Methotrexate for assisted reproductive technology (ART) ectopic pregnancy

Methotrexate for assisted reproductive technology (ART) ectopic pregnancy

LETTER TO THE EDITOR Methotrexate for assisted reproductive technology (ART) ectopic pregnancy TO THE EDITOR: We read with interest the editorial comm...

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LETTER TO THE EDITOR Methotrexate for assisted reproductive technology (ART) ectopic pregnancy TO THE EDITOR: We read with interest the editorial commentary by Dr. Moragianni (1) on our recent publication, evaluating the effect of methotrexate on ovarian reserve and subsequent assisted reproductive technology (ART) treatment outcomes (2). The potential adverse effects of methotrexate, specifically when used in infertile patients after ovarian hyperstimulation for ART, remain an important issue. As Dr. Moragianni summarizes, the majority of the literature does not demonstrate an adverse effect of methotrexate. However, the data are limited by the fact that all of the current studies are retrospective. An adequately powered randomized controlled trial would be the most appropriate way to answer this question definitively. However, the low rate of ectopic pregnancy occurring after ART has made addressing this issue in a prospective manner a challenge. Our study required a 7-year time span at a busy ART program to accrue 189 patients. The DEMETER (Evaluation of Therapeutic Strategies for Treatment of Ectopic Pregnancies and Evaluation of Subsequent Fertility) trial published earlier this year serves as a good study model to address this question (3). The DEMETER trial took place in 17 centers in France over a 5-year time frame, randomizing spontaneously occurring ectopic pregnancies in fertile women to methotrexate or conservative surgery. Two hundred subjects were necessary to have a power of 80% to detect a 20% difference in subsequent cumulative fertility rates. Two years after treatment, the cumulative pregnancy rates were 67% in the methotrexate arm and 71% in the surgical arm, demonstrating no significant adverse effect of methotrexate on fertility in a spontaneously fertile population. We agree with Dr. Moragianni that a large randomized controlled trial is needed to definitively address this question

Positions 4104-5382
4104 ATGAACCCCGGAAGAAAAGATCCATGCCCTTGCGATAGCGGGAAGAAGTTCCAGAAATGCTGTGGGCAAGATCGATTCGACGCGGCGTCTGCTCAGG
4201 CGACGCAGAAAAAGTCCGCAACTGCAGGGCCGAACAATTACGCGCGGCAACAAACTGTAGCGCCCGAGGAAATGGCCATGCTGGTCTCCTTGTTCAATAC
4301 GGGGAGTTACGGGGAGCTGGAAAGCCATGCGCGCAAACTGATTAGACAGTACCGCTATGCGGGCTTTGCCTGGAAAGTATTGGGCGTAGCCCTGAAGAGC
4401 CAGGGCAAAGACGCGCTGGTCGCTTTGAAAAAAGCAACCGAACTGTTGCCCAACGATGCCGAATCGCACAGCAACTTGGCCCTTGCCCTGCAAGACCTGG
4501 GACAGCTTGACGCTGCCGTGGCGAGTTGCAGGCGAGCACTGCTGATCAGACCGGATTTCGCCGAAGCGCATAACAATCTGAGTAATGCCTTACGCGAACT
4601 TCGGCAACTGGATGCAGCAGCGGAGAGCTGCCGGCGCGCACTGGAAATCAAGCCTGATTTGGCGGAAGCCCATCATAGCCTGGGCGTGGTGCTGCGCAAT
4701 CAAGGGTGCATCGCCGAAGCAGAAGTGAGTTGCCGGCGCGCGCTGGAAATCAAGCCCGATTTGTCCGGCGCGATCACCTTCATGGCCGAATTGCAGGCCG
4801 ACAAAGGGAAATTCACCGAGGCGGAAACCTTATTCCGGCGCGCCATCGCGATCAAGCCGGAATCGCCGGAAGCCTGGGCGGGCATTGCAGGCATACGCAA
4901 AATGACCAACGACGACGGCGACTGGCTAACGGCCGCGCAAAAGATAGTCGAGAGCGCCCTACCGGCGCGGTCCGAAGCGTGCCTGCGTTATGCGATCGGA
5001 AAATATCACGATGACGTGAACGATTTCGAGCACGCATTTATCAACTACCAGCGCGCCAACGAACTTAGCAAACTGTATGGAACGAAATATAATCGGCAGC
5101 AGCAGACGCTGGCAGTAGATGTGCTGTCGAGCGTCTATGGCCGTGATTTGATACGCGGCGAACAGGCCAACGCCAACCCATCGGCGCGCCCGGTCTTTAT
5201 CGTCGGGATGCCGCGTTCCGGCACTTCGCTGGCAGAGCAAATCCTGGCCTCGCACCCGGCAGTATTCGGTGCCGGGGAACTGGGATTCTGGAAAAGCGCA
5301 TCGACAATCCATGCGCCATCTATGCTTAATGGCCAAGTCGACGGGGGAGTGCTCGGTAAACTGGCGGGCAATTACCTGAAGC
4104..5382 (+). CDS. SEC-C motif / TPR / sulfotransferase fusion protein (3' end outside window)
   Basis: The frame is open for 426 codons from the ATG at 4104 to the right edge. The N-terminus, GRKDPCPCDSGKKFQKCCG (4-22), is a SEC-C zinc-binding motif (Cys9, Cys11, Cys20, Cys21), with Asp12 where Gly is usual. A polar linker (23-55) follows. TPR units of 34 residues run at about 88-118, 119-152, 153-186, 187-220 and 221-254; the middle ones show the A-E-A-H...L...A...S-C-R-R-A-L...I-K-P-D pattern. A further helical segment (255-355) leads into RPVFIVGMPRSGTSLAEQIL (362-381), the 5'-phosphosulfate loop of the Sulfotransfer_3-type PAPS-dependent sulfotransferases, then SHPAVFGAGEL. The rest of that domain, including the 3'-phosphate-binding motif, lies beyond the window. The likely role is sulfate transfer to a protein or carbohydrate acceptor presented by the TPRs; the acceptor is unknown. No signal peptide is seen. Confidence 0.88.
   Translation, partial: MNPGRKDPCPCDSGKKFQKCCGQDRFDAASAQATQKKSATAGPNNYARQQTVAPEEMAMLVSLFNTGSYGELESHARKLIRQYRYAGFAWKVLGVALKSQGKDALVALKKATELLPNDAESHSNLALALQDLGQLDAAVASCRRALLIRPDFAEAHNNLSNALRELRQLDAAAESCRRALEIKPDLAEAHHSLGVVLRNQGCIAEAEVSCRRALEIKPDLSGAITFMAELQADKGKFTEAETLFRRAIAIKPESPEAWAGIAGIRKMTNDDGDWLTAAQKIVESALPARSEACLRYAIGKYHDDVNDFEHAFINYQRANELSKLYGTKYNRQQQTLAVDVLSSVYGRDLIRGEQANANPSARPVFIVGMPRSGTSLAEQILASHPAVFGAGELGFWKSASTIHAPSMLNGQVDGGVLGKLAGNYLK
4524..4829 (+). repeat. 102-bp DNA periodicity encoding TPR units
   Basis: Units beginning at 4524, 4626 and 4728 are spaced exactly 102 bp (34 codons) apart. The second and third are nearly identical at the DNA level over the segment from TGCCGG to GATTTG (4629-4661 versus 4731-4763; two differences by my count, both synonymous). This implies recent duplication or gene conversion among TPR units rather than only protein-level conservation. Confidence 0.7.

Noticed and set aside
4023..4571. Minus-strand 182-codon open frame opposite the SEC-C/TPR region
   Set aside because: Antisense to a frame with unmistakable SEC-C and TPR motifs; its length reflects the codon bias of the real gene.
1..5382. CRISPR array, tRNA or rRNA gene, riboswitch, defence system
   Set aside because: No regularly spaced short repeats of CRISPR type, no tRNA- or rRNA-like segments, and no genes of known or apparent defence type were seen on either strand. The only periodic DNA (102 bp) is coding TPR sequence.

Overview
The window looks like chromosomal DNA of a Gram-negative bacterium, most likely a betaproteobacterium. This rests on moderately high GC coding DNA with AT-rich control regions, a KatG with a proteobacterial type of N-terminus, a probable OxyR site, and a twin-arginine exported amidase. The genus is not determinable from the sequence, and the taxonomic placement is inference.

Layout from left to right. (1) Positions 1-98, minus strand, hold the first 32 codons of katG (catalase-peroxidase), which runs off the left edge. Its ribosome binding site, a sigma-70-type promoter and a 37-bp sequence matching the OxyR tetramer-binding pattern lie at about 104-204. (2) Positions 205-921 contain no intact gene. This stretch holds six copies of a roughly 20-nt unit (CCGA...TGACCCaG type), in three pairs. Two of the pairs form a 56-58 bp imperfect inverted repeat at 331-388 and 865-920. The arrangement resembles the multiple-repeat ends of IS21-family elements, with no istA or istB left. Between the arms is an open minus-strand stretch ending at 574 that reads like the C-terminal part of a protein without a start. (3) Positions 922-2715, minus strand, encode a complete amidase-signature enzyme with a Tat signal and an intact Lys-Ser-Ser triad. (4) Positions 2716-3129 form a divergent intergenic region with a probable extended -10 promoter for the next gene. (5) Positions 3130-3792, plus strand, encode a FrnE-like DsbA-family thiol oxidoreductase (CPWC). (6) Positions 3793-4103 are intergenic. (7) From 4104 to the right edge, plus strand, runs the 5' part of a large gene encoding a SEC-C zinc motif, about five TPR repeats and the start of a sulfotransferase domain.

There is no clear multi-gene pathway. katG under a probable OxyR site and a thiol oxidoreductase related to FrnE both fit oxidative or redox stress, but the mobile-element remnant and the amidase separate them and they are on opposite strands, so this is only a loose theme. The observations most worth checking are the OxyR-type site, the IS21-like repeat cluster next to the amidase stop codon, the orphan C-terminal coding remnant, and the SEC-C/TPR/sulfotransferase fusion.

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in infertile patients who may be more vulnerable to treatment effects owing to diminished ovarian reserve and ovarian hyperstimulation. Based on the large expected sample size, it is clear that a multicenter collaborative effort similar to the DEMETER trial would be needed to recruit a sufficient number of patients to be appropriately powered. Nevertheless, the current collective literature on methotrexate use in ART and naturally occurring ectopic pregnancies appears to be reassuring regarding effects on ovarian reserve parameters and subsequent pregnancy. Micah J. Hill, D.O.a Eric D. Levens, M.D.b Erin F. Wolff, M.D.a a Program in Reproductive and Adult Endocrinology, Eunice Kennedy Shriver National Institute of Child Health and Human Development, National Institutes of Health, Bethesda, Maryland; and b Shady Grove Fertility Reproductive Science Center, Rockville, Maryland November 26, 2013 http://dx.doi.org/10.1016/j.fertnstert.2013.11.124

REFERENCES 1. 2.

3.

Moragianni VA. Methotrexate treatment of ectopic pregnancies does not affect ovarian reserve in IVF patients. Fertil Steril 2014;101:337–8. Hill MJ, Cooper JC, Levy G, Alford C, Richter KS, DeCherney AH, et al. Ovarian reserve and subsequent ART outcomes following methotrexate therapy for ectopic pregnancy and pregnancy of unknown location. Fertil Steril 2014; 101:413–9. Fernandez H, Capmas P, Lucot JP, Resch B, Panel P, Bouyer J. Fertility after ectopic pregnancy: the DEMETER randomized trial. Hum Reprod 2013;28: 1247–53.

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